Blowback: Clinton Campaign Might Have Inadvertently Turned Out Trump Voters

Matt Vespa
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Posted: Nov 11, 2016 2:00 PM
Blowback: Clinton Campaign Might Have Inadvertently Turned Out Trump Voters

Well, leave it to the Bernie Sanders crowd to shout, “I told you so,” but two senior advisers for the self-described democratic socialist’s campaign are pointing out that maybe the model the Clinton and Obama used to find voters is flawed, and that the good ole-fashioned way of reaching voters through armies of volunteers is more accurate, especially when it comes to gauging voter reception to campaign messages. Becky Bond and Zack Exley wrote in Huffington Post that Clinton’s get out the vote operation was possibly turning out Trump supporters. And that era of big data micro targeting should be over since they missed the millions of Obama supporters from 2012 who voted for Trump, along with 53 percent of white women who voted Republican this year. These discrepancies could’ve been avoided if Team Clinton returned to “big organizing.”

The media have made much ado about the absence of a real Trump organization on the ground in the states, but has largely failed to interrogate the hype around the Clinton campaign’s ground operations. As the post-election day hangover wears off, an examination of the mechanics behind the Clinton’s get out the vote efforts ? reaching out to Clinton voters in key states at the door, on the phone or by text messages ? reveals evidence of what appears to be a pretty shocking truth. Clinton volunteers were inadvertently turning out Trump voters. Possibly in significant numbers.

Volunteers for the Clinton campaign in Pennsylvania, Ohio and North Carolina have reported that when reminding people to vote, they encountered a significant number of Trump voters. Anecdotal evidence points to anywhere from five to 25 percent of contacts were inadvertently targeted to Trump supporters.

This is a big deal because when voters are engaged by a volunteer they are significantly more likely to cast a ballot in an election. To make matters worse, because Republicans had a non-existent ground game in many areas this cycle, this powerful reminder from a Clinton volunteer to get out and vote might have been the only personalized GOTV communication these Trump voters received.

The campaign’s text messaging GOTV effort may have been the worst offender. Volunteers reported as many as 30% of the replies they received from voters they were urging to get out were Trump supporters.

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In small organizing, a campaign invests in a “big data” approach to narrow the number of people that must be engaged. They do this usually by engaging an expensive consulting firm that relies on predictive modeling, micro targeting, and message testing and segmentation to design a get out the vote program that staff and volunteers then execute.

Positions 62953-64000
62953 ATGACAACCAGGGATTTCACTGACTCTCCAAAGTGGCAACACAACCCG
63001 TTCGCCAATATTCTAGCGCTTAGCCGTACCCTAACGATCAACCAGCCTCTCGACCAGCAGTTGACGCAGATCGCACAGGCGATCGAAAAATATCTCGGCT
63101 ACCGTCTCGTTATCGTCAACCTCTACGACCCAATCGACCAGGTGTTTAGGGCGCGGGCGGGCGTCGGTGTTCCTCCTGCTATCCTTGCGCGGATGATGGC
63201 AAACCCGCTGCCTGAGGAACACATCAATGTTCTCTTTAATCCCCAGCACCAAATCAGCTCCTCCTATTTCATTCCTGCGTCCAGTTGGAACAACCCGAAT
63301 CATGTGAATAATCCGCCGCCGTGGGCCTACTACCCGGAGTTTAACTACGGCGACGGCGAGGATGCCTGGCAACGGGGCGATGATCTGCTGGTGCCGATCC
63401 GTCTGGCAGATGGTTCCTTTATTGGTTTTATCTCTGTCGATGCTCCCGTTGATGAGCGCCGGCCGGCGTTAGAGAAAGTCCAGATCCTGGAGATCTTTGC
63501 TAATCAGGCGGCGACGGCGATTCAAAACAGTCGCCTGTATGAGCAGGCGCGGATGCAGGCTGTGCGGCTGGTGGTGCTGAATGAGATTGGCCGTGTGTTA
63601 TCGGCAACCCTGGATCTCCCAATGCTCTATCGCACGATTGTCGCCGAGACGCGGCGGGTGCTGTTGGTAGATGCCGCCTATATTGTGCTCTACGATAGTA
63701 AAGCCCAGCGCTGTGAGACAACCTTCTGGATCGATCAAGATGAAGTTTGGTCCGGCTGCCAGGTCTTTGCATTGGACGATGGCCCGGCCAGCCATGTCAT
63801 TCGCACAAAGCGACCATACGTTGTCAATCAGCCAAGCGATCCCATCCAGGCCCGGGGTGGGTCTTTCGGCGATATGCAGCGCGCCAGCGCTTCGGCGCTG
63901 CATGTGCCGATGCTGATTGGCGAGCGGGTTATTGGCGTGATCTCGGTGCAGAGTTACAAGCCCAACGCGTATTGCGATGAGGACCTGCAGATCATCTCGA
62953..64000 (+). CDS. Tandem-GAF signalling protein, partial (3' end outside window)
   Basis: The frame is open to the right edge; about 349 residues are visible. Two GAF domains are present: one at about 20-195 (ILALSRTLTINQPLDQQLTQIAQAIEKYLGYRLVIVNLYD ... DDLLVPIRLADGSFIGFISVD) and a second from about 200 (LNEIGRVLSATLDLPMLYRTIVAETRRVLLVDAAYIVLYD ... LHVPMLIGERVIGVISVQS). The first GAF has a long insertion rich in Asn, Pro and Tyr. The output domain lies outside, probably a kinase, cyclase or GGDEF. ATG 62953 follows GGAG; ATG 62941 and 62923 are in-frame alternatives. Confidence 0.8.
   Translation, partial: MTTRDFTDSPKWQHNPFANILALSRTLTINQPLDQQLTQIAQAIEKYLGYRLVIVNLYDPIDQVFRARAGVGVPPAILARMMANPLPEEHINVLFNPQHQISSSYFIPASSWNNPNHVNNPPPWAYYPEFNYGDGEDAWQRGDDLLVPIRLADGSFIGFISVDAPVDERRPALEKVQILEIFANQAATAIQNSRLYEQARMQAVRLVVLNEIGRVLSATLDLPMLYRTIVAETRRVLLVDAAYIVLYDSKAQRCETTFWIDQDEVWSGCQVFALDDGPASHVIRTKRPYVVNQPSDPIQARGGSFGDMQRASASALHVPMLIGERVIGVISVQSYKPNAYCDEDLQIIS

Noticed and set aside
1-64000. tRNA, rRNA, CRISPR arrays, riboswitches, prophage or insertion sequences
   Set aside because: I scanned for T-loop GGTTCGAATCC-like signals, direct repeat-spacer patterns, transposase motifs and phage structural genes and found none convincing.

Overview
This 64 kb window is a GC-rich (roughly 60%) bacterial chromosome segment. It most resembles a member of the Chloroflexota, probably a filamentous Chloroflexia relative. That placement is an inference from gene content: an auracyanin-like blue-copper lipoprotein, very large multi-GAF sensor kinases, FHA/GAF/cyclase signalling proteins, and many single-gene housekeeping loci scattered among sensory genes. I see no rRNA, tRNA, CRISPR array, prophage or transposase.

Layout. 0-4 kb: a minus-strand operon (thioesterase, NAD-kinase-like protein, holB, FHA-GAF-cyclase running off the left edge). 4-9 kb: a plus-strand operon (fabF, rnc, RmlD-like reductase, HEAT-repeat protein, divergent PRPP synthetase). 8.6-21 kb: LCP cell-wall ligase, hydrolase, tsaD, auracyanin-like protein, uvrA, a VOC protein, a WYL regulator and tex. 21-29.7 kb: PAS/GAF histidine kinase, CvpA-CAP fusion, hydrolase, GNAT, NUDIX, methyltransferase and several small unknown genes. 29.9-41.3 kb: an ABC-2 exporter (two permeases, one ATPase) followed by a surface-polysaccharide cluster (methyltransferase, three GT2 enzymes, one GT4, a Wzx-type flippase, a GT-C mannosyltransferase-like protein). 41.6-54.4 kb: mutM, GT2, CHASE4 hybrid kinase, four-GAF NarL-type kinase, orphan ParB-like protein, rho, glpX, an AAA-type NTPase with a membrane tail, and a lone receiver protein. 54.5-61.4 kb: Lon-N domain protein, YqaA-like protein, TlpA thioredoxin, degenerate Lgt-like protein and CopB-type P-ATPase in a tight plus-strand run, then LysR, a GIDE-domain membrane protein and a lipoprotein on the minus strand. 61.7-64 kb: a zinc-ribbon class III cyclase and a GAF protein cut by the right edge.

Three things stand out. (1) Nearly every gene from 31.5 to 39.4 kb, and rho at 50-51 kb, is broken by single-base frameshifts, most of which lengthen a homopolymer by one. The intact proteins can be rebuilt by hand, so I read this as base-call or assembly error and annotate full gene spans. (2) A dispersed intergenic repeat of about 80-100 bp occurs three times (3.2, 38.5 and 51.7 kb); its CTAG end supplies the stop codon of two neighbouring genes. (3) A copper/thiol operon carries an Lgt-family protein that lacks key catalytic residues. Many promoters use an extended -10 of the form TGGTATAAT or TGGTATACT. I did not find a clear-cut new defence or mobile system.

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Big organizing is how the Bernie Sanders campaign and other grassroots focused efforts tackle turn out. Instead of using technology to guess at who should be mobilized on Election Day, Bernie mobilized hundreds of thousands of volunteers to build a voter contact machine that could call, text or knock on the door of voters and identify who was for Bernie, who was against him and who was undecided. This was done in the months before Election Day so that during the crucial week of GOTV prior to voting, volunteers were contacting voters they had affirmatively identified as supporting the campaign, not voters an expensive stable of consultants guessed would be for the candidate.

It’s not a stretch to say that the big data on the left totally missed the large swath of white working class voters, which were lowballed by 10 million from 2012 estimates, meaning that a pool of millions of voters from a three-fourths majority white electorate were not considered. Just a fraction of that number is enough to swing an election. Moreover, when you have a sucky candidate, like Clinton, whom either can’t get the typical Democratic cohorts animated, or when those very people who supported Obama flip, you’re in for a rough night. And that’s exactly what happened. Trump was flawed, yes—but he was able to flip voters and get those who have never voted before energized. They stuck with him. He was not a politician. And the white working class finally said 'enough,' pushed the establishment off the stool, flipped over the table, and said we’re going to start over. They are, however, swing voters—and there will be defections a la Obama should Trump fail to deliver what he’s promised this campaign. For now, mark this on the list of Clinton screw-ups: their ground game was extensive, but a mess. The Republican National Committee’s ground game was certainly much improved from the 2012 drumming. They had people on the ground for the last two to three years in key areas of the country collecting data through canvassing neighborhoods, speaking with voters, doing away with phone banks and brick and mortar locations, and constantly updated their databases. Even the RNC had Trump losing by 30 electoral votes, but their approach and get out the vote operation helped in clinching his upset win since the Trump campaign had no ground game. Also, I guess we can thank the Clinton people for turning out the Trump voters who might have fallen through the cracks.